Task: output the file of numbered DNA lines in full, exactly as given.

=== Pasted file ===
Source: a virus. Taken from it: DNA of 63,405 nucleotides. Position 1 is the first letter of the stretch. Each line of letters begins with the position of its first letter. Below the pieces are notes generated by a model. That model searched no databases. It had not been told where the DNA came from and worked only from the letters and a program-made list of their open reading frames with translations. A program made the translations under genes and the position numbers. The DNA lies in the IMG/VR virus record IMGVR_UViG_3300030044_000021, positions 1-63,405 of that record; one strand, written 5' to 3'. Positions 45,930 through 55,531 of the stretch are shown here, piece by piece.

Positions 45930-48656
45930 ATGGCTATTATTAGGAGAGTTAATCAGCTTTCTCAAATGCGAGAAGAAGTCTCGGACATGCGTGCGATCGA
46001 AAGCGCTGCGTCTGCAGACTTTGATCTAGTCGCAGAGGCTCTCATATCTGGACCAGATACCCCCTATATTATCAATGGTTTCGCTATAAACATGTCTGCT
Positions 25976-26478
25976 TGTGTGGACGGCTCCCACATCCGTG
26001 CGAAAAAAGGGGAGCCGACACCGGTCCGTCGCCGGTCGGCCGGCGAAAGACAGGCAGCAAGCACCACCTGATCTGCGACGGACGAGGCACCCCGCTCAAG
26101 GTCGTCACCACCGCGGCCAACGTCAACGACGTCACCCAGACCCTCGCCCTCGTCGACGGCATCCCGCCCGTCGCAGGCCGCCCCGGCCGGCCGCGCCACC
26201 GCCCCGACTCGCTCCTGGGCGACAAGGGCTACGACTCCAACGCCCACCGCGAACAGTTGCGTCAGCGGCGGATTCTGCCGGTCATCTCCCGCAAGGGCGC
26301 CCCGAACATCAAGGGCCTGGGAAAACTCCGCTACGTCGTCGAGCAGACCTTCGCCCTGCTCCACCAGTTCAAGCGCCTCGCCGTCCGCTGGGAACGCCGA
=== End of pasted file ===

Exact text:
Source: a virus. Taken from it: DNA of 63,405 nucleotides. Position 1 is the first letter of the stretch. Each line of letters begins with the position of its first letter. Below the pieces are notes generated by a model. That model searched no databases. It had not been told where the DNA came from and worked only from the letters and a program-made list of their open reading frames with translations. A program made the translations under genes and the position numbers. The DNA lies in the IMG/VR virus record IMGVR_UViG_3300030044_000021, positions 1-63,405 of that record; one strand, written 5' to 3'. Positions 45,930 through 55,531 of the stretch are shown here, piece by piece.

Positions 45930-48656
45930 ATGGCTATTATTAGGAGAGTTAATCAGCTTTCTCAAATGCGAGAAGAAGTCTCGGACATGCGTGCGATCGA
46001 AAGCGCTGCGTCTGCAGACTTTGATCTAGTCGCAGAGGCTCTCATATCTGGACCAGATACCCCCTATATTATCAATGGTTTCGCTATAAACATGTCTGCT
Positions 25976-26478
25976 TGTGTGGACGGCTCCCACATCCGTG
26001 CGAAAAAAGGGGAGCCGACACCGGTCCGTCGCCGGTCGGCCGGCGAAAGACAGGCAGCAAGCACCACCTGATCTGCGACGGACGAGGCACCCCGCTCAAG
26101 GTCGTCACCACCGCGGCCAACGTCAACGACGTCACCCAGACCCTCGCCCTCGTCGACGGCATCCCGCCCGTCGCAGGCCGCCCCGGCCGGCCGCGCCACC
26201 GCCCCGACTCGCTCCTGGGCGACAAGGGCTACGACTCCAACGCCCACCGCGAACAGTTGCGTCAGCGGCGGATTCTGCCGGTCATCTCCCGCAAGGGCGC
26301 CCCGAACATCAAGGGCCTGGGAAAACTCCGCTACGTCGTCGAGCAGACCTTCGCCCTGCTCCACCAGTTCAAGCGCCTCGCCGTCCGCTGGGAACGCCGA